Sheriff cracks down on inmate cleanliness

Work-release prisoners detained after failing bunk-area inspection

June 25, 1999|By Mike Farabaugh | Mike Farabaugh,SUN STAFF

Forty-five inmates on work-release from the Carroll County Detention Center were late for their jobs yesterday, after failing to pass an early-morning inspection of their bunk area, jail officials said.

They were detained as part of a crackdown by Sheriff Kenneth L. Tregoning, who said yesterday that the inmates had been warned several times in the past week that they would be held accountable "consistently and uniformly" for making beds and keeping their personal items and living space in order.

`Some grumbling'

"There was some grumbling, but they quickly realized they were not going out to work until everyone complied," Tregoning said. "All were allowed to go to work within about three hours."

Cpl. Walter Royster, the jail's work-release supervisor, said some employers called to ask where their inmate employees were.

"After I explained why they were late for work, the callers were satisfied," Royster said. "No one lost their jobs."

The crackdown on cleanliness is theoretical and practical, said 1st Lt. Mark Peregoy, the sheriff's administrative officer.

"It's the broken-window theory," said. "Find a broken window, and if you don't fix it, soon all the windows will be broken."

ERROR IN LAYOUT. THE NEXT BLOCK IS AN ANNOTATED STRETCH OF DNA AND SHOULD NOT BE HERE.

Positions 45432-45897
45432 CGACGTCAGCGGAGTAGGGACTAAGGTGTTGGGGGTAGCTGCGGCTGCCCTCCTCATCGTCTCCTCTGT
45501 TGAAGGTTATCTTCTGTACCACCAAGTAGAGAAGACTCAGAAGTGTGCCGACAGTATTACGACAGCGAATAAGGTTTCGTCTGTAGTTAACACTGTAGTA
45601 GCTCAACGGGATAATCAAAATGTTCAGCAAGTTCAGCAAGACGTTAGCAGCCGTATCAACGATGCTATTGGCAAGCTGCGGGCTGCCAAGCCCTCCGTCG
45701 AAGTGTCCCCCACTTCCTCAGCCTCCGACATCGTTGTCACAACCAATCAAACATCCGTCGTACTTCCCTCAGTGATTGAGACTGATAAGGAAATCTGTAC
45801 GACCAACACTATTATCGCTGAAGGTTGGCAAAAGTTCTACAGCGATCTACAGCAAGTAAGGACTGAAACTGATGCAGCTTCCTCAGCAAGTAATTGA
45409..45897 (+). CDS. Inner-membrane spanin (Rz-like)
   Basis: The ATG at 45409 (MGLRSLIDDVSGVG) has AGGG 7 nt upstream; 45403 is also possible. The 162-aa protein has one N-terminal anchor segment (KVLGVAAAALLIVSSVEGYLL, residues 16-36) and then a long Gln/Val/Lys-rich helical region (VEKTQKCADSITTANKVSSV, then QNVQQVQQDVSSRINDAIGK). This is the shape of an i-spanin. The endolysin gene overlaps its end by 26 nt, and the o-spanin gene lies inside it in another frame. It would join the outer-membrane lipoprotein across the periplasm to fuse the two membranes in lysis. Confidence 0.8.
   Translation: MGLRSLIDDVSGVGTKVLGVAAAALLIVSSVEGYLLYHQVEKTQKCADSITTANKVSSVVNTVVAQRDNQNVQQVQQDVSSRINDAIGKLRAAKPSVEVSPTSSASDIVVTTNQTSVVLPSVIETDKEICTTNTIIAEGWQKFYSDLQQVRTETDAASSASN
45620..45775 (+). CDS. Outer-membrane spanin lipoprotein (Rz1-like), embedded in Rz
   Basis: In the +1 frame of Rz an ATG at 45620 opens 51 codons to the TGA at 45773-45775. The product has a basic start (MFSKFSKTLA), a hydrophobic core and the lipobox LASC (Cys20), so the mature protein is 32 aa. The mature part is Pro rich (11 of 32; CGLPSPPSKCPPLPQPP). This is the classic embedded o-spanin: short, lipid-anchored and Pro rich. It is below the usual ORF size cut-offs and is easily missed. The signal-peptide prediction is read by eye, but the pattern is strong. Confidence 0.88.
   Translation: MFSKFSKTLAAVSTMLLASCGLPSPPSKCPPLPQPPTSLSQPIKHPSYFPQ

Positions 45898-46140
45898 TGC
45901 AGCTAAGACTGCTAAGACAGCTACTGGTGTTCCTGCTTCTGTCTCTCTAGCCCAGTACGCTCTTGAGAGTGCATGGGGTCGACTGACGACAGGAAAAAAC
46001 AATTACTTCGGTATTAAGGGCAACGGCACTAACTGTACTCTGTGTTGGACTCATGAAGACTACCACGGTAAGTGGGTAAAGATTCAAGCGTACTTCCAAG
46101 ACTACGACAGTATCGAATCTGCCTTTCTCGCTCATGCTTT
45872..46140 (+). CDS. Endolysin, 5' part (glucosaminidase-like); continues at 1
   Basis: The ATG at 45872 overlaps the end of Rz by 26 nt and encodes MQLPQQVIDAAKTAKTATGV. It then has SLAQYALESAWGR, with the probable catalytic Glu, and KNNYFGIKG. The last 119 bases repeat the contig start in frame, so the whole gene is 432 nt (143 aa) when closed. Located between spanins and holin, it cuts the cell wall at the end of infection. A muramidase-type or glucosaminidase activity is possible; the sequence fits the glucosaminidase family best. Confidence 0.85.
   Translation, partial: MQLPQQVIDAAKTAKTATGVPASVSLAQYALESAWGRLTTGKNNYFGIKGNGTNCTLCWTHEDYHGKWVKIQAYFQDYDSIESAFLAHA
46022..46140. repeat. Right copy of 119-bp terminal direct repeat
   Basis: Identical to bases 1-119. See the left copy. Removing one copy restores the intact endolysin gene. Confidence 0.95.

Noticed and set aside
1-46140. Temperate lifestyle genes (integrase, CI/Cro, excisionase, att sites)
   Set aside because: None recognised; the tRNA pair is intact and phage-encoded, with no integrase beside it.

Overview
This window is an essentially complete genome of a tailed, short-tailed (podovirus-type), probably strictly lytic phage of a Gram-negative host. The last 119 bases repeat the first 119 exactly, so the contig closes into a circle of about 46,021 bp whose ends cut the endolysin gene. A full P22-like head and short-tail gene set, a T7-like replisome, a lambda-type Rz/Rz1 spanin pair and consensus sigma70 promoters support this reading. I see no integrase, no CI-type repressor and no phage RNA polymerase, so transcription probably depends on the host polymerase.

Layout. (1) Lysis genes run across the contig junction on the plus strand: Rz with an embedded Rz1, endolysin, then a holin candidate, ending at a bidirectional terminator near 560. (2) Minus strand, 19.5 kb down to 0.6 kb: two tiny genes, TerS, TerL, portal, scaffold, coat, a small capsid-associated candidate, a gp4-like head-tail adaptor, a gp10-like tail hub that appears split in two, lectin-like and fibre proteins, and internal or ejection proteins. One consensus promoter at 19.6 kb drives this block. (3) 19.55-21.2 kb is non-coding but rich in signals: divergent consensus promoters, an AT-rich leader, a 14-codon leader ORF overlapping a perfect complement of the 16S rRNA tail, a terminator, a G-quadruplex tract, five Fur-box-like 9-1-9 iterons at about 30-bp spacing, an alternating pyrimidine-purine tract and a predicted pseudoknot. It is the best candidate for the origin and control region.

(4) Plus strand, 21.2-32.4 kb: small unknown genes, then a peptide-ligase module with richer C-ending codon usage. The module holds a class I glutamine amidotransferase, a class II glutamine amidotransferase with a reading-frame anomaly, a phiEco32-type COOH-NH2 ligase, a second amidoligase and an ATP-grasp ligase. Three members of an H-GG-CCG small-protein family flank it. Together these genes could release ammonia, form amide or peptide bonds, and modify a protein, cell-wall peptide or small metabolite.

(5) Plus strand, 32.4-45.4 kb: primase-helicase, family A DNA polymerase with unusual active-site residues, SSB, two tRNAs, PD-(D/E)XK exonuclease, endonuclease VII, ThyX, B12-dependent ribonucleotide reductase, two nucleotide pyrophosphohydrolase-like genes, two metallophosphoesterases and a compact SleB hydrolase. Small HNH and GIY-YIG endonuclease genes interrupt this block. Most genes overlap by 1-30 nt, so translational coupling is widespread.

During a search of inmates' quarters at the jail last week, officials said, they found food wrappers, debris and contraband such as pens, pencils, correction fluid, cigarettes and lighters.

Enforcement of the shape-up-or-pay-the-consequences policy rests with commanders on each shift. Royster will make the inspections and mete out penalties. He estimated that 90 percent of the inmates comply with Detention Center rules.

Those who do not comply could be given written reprimands or lose work-release status, good-time credit on their sentences or commissary privileges, or they could be placed in isolation, Tregoning said.

`Appropriate consequences'

"What we are doing is managing an institution more efficiently and orderly, holding the inmates accountable for their behavior," Tregoning said. "And we will apply the appropriate consequences if they don't comply."

Not all of the enforcement is negative, the sheriff said.

To encourage compliance, Tregoning said, inmates who have earned the privilege will have 30 minutes a day in the jail's outside exercise area beginning Monday.

About 75 inmates are eligible to use the exercise area, said Maj. Steve Turvin, assistant warden. Those on work-release are not, because they get outdoors every day.

Inmate population low

The jail had 164 inmates yesterday, the fewest in several years, he said.

The fenced outdoor area hasn't been used for several years, since county workers and courthouse employees complained of inmates making rude remarks as they walked by.

Weather permitting, the exercise area will be used between 6 p.m. and 8: 15 p.m., when few people are walking by, Tregoning said. Prisoners violating conduct rules outdoors will lose the privilege, he said.

Public safety will be maintained by placing a correctional officer in the exercise area. In addition, the jail's newest staff member -- Oli, a police dog trained for street patrol and drug detection -- will patrol the outside perimeter with her handler, Deputy Kirk Shiloh, Tregoning said.

The dog, donated by a sheriff's employee, will graduate from the Baltimore County K-9 training academy tomorrow and will be on duty Monday, he said.

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